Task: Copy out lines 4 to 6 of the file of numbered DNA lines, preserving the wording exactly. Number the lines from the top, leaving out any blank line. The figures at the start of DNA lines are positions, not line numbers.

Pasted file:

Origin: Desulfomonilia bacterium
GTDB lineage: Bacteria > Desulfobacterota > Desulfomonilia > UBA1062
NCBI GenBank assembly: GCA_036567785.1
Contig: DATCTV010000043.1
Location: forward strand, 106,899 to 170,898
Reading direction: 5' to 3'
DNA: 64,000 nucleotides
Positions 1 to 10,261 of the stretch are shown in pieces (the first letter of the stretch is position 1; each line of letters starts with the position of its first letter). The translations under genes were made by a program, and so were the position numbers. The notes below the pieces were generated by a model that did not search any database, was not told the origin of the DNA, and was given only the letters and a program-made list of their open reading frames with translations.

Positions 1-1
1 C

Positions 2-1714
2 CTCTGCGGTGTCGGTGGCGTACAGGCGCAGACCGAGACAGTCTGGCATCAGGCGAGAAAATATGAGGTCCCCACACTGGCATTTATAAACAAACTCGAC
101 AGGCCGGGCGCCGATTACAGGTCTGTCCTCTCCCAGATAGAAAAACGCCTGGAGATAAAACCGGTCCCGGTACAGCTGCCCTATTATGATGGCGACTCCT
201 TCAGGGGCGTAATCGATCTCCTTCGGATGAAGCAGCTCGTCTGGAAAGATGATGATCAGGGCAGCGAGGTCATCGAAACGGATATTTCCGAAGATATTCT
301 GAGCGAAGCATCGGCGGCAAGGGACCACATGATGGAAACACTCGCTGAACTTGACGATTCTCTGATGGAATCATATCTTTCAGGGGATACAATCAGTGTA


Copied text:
Contig: DATCTV010000043.1
Location: forward strand, 106,899 to 170,898
Reading direction: 5' to 3'